The Dangerous Mouth

“Do not rush with your mouth and may your heart not be hasty to utter a word before God. For God is in heaven and you are on earth; thus let your words be few. For a dream enters as a great undertaking but a fool’s voice has great words.”

(Ecclesiastes 5:1-2 {5:2-3 in English Bibles})

There are two notions here that Solomon brings together, both of which are taught repeatedly across the scriptures. The first is to be careful how you use your mouth — tame your tongue. James writes that we are to be quick to hear and slow to speak (James 1:19 and Paul writes that we are to speak evil of no one (Titus 3:2), and if we left the admonition there, I expect that all of us would be humbled and driven to repent. 

Yet, the Scriptures also speak of how we utter our oaths before the Lord. We are not to use the Lord’s name carelessly nor are we to use it for vain purposes (Exodus 20:7). We are also called upon to fulfill the vows that we make in the Lord’s name (Numbers 30:2; Psalm 22:25). And once again, if we look at the vows we have made to our spouses, to our churches, and to our communities — all in the name of the Lord — we all most likely would once again be driven to repentance…and this is good.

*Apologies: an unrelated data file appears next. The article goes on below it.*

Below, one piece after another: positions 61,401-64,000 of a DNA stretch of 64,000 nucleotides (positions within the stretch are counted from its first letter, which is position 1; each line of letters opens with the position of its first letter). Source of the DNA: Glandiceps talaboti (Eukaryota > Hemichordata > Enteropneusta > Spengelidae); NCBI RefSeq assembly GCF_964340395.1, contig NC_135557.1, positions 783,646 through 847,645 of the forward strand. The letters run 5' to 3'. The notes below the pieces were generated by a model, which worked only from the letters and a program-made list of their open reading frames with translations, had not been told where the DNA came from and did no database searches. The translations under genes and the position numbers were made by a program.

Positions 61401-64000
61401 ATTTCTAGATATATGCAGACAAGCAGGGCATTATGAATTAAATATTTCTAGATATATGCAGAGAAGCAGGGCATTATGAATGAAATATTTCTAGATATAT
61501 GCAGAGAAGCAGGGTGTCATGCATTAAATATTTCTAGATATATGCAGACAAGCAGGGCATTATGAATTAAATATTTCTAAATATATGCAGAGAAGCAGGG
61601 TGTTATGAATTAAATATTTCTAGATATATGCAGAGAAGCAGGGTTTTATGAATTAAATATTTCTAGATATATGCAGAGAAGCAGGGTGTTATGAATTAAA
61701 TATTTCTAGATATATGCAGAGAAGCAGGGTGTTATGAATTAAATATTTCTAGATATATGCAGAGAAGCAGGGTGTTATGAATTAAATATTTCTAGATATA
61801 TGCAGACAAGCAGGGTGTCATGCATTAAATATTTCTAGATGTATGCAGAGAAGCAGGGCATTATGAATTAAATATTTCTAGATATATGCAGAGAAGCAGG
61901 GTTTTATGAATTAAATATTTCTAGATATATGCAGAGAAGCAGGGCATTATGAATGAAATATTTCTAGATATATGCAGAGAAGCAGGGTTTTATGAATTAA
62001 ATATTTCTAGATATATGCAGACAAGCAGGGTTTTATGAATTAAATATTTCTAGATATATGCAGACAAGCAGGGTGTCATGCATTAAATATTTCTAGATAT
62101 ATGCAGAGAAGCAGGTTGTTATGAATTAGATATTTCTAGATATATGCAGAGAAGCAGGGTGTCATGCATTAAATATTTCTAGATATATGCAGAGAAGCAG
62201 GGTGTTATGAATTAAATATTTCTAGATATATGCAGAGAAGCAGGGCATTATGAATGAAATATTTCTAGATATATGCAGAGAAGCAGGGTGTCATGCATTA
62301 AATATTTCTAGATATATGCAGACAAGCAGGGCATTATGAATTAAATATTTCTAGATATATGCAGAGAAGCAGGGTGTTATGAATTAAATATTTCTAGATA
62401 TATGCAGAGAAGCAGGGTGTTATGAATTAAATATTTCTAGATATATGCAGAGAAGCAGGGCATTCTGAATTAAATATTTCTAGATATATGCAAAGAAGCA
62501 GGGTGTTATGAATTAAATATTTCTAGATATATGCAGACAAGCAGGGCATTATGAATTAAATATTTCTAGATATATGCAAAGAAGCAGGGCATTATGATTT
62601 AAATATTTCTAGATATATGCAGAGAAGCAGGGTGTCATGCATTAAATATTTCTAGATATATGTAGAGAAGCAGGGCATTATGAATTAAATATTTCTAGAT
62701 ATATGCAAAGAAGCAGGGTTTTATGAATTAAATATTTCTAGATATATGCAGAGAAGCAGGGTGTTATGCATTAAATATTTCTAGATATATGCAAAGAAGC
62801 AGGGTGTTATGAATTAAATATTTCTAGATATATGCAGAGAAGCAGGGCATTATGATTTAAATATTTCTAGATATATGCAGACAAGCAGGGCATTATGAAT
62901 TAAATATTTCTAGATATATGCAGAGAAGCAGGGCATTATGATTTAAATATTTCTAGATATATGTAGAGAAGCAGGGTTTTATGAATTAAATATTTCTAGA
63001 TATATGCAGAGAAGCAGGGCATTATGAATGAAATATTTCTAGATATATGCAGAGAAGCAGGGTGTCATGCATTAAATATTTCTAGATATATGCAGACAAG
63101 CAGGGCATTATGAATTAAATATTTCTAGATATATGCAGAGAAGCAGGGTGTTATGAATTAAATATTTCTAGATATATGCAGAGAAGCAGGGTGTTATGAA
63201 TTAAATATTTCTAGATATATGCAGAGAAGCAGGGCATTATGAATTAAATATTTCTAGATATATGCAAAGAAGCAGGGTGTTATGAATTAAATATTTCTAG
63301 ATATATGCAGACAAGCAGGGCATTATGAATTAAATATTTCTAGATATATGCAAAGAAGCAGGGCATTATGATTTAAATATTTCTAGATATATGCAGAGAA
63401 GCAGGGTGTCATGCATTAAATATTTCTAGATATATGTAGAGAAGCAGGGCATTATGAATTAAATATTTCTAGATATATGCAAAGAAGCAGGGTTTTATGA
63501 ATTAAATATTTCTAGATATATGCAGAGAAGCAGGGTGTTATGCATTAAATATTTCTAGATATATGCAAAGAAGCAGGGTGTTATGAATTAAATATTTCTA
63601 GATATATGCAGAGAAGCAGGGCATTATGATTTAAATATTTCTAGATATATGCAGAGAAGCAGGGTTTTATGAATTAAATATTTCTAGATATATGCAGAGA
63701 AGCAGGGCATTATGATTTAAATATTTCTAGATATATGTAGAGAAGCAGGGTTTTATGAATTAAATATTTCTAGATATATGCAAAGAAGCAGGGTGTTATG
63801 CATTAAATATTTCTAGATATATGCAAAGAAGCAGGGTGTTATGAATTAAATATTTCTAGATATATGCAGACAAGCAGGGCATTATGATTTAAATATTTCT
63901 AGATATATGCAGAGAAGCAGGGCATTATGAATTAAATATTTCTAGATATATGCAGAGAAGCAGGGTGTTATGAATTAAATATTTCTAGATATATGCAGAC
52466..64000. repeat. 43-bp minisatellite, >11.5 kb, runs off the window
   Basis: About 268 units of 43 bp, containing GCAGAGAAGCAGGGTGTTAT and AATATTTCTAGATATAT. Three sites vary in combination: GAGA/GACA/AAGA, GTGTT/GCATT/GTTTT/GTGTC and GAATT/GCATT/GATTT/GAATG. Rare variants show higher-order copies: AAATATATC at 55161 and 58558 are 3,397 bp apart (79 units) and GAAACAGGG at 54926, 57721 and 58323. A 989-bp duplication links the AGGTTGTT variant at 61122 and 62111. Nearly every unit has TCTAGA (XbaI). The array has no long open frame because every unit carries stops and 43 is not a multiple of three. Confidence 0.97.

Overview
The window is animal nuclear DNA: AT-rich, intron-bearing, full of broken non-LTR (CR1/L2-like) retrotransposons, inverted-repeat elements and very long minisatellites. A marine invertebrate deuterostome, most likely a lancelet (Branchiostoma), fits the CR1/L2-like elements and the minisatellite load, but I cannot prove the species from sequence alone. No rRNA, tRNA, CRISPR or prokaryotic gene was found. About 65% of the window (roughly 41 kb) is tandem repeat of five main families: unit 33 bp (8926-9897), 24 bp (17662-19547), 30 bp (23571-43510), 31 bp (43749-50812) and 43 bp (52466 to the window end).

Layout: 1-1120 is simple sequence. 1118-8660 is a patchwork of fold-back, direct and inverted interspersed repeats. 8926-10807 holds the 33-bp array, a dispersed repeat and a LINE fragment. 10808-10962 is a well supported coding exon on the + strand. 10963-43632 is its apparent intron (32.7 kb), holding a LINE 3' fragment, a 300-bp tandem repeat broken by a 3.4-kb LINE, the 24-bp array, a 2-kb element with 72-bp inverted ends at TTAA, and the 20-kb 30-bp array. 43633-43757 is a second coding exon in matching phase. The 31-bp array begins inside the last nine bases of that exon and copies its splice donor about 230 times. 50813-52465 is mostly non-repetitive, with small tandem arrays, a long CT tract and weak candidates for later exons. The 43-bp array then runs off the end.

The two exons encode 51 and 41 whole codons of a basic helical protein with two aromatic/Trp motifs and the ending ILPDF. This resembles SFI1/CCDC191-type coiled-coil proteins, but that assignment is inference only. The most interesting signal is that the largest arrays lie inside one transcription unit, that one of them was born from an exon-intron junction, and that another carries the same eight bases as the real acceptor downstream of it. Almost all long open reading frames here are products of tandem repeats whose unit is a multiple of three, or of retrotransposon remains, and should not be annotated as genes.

Solomon brings both together, though, and makes sure that we clearly understand that we must not be hasty with our words before God or men. And so, he concludes that we should let our words be few. Oh, how challenging that is for most of us…if not all of us. Especially for those of us who use words for our vocation. The principle here is simple. It is not necessarily the number of words we speak so much as it is that every word be measured and counted so as that it will build up and not tear down (1 Corinthians 14:26; James 3:1-12).

Solomon closes with a contrast in verse 3. With the pursuit of a dream there is much work and labor — it is a great undertaking. Such is the way of a wise man. Yet the fool talks about his dreams but never pursues them. He dreams the impossible dream, as it were, but the dream is impossible to him because he will not labor toward the goal. Yet, the industrious will achieve those things that the fool only talks about. One thing that I learned in my five years as a High School teacher is that IQ is highly overrated. I would rather have a motivated student with average IQ than an unmotivated student with extremely high IQ. It is to the motivated that the world will go.

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